WHO Invites Comments on Biosimilars Q&A

The World Health Organization (WHO) has produced a draft Question and Answer (Q&A) document that gives additional clarification to its 2009 guidelines for evaluating similar biotherapeutic products, particularly with respect to evaluating biosimilars of monoclonal antibodies.
The Center for Biosimilars Staff
August 01, 2018
The World Health Organization (WHO) has produced a draft Question and Answer (Q&A) document that gives additional clarification to its 2009 guidelines for evaluating similar biotherapeutic products, particularly with respect to evaluating biosimilars of monoclonal antibodies.

The contents of the draft document, which the WHO emphasizes must be read in the context of the guidelines, were selected on the basis of the questions most frequently asked by regulators during implementation workshops for the WHO guideline document, which seeks to provide globally acceptable principles for the licensing of follow-on biologics (except for vaccines and plasma-derived products, for which the organization provides separate recommendations and guidance). The WHO says that the guidelines can be adopted in whole or in part by any national regulatory authority worldwide.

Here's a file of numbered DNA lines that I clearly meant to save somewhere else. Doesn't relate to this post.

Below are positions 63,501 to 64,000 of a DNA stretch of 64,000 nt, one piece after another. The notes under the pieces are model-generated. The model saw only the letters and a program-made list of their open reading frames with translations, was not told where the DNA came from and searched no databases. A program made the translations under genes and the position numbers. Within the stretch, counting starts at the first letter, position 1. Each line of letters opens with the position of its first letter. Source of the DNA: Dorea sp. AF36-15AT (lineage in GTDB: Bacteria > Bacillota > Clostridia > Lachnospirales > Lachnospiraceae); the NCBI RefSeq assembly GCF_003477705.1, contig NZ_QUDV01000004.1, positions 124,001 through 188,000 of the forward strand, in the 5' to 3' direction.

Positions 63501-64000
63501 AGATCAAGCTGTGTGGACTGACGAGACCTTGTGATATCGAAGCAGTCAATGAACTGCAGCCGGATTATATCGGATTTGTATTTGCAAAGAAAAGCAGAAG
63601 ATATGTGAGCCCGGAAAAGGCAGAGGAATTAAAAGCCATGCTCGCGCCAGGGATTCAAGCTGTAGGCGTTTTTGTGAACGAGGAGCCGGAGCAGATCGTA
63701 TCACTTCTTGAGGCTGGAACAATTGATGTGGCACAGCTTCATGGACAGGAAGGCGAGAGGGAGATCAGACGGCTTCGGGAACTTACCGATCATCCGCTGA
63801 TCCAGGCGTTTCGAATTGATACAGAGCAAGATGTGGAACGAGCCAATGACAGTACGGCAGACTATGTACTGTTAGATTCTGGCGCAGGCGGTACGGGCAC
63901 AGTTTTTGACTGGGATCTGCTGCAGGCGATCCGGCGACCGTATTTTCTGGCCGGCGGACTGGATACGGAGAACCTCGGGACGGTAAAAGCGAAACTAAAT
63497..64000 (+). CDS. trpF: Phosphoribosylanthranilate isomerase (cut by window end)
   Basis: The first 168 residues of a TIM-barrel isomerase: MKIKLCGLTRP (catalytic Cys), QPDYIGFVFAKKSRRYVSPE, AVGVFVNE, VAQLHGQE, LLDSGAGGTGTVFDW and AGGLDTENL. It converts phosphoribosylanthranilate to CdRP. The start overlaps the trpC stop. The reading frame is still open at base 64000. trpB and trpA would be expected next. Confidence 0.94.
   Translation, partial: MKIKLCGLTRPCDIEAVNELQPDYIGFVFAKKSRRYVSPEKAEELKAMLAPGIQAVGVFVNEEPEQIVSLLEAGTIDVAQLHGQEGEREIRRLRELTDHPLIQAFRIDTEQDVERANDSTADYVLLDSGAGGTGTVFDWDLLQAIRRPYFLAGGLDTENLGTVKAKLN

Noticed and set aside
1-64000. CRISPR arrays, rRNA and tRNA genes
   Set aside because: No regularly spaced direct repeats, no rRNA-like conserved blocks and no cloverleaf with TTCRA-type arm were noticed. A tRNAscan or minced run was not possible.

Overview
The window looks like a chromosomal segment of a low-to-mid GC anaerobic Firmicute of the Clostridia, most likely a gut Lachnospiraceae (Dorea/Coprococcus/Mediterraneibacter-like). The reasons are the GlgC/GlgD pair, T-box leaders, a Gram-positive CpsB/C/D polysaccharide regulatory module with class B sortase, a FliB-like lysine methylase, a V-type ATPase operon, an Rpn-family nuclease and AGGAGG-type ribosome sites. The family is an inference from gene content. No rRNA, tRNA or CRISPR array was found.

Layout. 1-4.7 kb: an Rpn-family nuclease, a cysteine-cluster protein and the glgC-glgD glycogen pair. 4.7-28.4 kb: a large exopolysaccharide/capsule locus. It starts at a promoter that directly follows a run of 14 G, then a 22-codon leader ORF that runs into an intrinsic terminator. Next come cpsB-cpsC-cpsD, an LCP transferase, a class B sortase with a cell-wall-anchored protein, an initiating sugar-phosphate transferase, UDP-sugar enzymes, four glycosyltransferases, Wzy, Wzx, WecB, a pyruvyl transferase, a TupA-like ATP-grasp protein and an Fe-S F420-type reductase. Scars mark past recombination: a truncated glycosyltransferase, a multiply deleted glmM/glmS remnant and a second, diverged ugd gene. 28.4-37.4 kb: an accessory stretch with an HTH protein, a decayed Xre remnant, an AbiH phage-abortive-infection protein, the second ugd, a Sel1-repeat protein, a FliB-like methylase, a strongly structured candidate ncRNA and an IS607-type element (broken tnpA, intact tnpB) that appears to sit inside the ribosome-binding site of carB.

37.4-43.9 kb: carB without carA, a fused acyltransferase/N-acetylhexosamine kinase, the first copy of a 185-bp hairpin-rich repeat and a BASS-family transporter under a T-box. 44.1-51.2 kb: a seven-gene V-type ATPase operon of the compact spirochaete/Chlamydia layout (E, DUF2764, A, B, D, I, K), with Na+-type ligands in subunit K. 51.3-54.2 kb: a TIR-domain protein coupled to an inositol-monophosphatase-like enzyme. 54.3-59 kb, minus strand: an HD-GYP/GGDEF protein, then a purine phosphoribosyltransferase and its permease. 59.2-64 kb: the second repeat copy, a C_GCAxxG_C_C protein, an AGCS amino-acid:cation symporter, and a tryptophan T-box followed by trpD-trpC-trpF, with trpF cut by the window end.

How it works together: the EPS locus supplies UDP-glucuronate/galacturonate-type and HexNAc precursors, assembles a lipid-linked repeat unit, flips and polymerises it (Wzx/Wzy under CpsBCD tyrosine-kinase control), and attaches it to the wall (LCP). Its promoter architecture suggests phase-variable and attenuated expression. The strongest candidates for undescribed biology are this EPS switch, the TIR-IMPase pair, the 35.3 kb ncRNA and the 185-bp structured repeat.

The Q&A follows 6 broad categories: the concept for licensing similar biotherapeutic products, reference biotherapeutic products, quality, nonclinical evaluation, clinical evaluation, and pharmacovigilance. Topics addressed in the Q&A range from basic definitions of terms such as “similar biotherapeutic product” and “reference biotherapeutic product” to more technical issues, such as how many batches of a product should be tested in comparability studies, how comprehensive an evaluation of glycan structure should be, and how updates to safety information for a reference product should be handled for approved biosimilars, among others.

The WHO invites stakeholders to submit written comments on the draft to the Department of Essential Medicines and Health Products by September 20, 2018. After the organization’s Expert Committee on Biological Standardization has had the opportunity to review the comments and discuss any alterations to the document, the outcome of its deliberations will be published in the WHO Technical Report Series.

Additional initiatives of the WHO on promoting biosimilars include its pilot program to prequalify biosimilars for oncology indications. In May 2017, the organization announced that it would launch the pilot, which intended to expand access to some of the most expensive biologics in low- and middle-income countries.

Under the program, if the WHO finds that a biosimilar is comparable to its reference in terms of quality, safety, and efficacy, WHO will list the product, making it eligible for procurement by United Nations agencies. It will also allow some middle- and low-income countries that rely on WHO prequalification to make the listed biosimilar available to patients.
 

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